- Prune and clean up for fire prevention.
- Oil and sharpen tools. Sand handles. Either varnish or spray paint handles to make them easy to find in the garden.
- Pull summer annuals and vegetables.
- Prune dead and broken branches on trees and shrubs.
- Rake and compost leaves and plant materials. Dispose of diseased materials.
- Water plants that rains cannot reach.
- Remove the bands of corrugated cardboard used to trap codling moth larvae from around apple tree trunks and dispose of them.
- Apply mulch.
- Remove “mummies” from fruit trees after.
- Feed the cool-season flowers and veggies you planted last month.
- Fertilize and irrigate peach trees just after harvest.
Spray: Check the California Backyard Orchard website for current information.
- Spray stone fruit trees for leaf curl, shot hole fungus and pseudomonia cankerbefore first heavy rain; use fixed copper.
What to Plant in November
Trees, shrubs, perennials
- November is the best months to plant trees and shrubs.
- Root evergreen cuttings: boxwood, English ivy, holly, juniper, yew.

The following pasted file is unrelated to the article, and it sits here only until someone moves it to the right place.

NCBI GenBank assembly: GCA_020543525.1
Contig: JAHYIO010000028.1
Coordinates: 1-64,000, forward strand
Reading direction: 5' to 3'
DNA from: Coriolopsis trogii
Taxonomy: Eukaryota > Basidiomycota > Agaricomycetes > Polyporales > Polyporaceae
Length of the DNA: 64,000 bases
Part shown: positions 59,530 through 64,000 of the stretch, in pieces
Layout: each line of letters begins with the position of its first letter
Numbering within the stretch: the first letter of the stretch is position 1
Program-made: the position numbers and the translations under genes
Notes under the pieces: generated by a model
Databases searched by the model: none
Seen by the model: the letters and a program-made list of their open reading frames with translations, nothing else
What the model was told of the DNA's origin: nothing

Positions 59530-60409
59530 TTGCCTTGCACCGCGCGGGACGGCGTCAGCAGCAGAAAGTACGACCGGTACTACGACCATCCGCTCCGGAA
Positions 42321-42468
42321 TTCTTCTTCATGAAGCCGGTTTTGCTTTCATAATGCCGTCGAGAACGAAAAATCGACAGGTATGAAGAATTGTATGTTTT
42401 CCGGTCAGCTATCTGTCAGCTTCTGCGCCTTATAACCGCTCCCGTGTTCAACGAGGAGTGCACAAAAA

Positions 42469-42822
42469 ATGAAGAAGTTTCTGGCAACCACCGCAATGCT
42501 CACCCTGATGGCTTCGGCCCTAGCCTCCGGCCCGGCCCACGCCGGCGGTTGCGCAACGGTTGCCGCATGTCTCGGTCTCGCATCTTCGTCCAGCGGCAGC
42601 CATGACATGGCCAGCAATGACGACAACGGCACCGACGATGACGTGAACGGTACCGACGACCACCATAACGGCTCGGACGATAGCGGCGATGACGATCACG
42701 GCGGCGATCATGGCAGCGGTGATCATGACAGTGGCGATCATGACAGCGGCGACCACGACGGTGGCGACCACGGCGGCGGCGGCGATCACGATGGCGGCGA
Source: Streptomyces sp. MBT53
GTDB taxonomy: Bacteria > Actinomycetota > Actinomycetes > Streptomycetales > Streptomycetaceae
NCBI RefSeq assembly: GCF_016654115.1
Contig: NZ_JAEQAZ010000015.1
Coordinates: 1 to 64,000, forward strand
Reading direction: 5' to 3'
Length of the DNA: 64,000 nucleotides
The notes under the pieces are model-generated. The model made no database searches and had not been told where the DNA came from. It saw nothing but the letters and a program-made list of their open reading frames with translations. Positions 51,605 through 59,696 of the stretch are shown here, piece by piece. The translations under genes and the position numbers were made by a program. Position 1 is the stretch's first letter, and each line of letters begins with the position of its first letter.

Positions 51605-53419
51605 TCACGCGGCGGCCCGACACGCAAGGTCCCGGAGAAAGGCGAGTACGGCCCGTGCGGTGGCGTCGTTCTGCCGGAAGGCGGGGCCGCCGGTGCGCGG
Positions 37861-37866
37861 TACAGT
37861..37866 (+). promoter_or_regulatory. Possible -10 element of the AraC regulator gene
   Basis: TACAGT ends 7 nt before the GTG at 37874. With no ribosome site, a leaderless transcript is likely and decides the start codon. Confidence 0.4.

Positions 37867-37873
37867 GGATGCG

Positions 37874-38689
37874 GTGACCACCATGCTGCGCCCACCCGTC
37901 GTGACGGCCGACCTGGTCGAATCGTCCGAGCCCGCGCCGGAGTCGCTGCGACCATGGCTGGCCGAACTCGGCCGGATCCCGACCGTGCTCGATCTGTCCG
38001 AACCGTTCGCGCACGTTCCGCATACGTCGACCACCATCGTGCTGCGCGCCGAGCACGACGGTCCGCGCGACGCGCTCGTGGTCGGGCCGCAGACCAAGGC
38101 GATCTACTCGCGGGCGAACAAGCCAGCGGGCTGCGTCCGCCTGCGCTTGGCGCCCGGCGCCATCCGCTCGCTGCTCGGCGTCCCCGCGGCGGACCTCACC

- Direct seed wildflowers.
- Plant the bulbs you have chilling in the refrigerator. tulips, narcissus, daffodil, and hyacinths. Set some in pots for winter forcing.
- Plant corms: crocus, gladiolus, tuberous begonias.
- Plant tubers: dahlias, begonias, caladiums, and anemones.
- Plant even more spring-blooming flowers such as sweet peas, clarkia, calendula, and California poppy.
- Last chance to set out cool-weather annuals.
- Below 2000’: garlic cloves, Jerusalem artichoke. Seeds for mustard, onion, parsley, radish, Savoy spinach, cover crops
- Plant onions, garlic, artichokes and asparagus before frost.
- Direct seed bok choy, spinach, peas, mustard, and radishes.
- Plant bare-root artichokes now through March.
- At warmer elevations, plant potatoes now through March.
- Think about reducing the size of, or removing, your lawn to conserve resources.
- Seed for erosion control on slopes.
- Plant clover or fava beans to improve soil structure in your vegetable garden.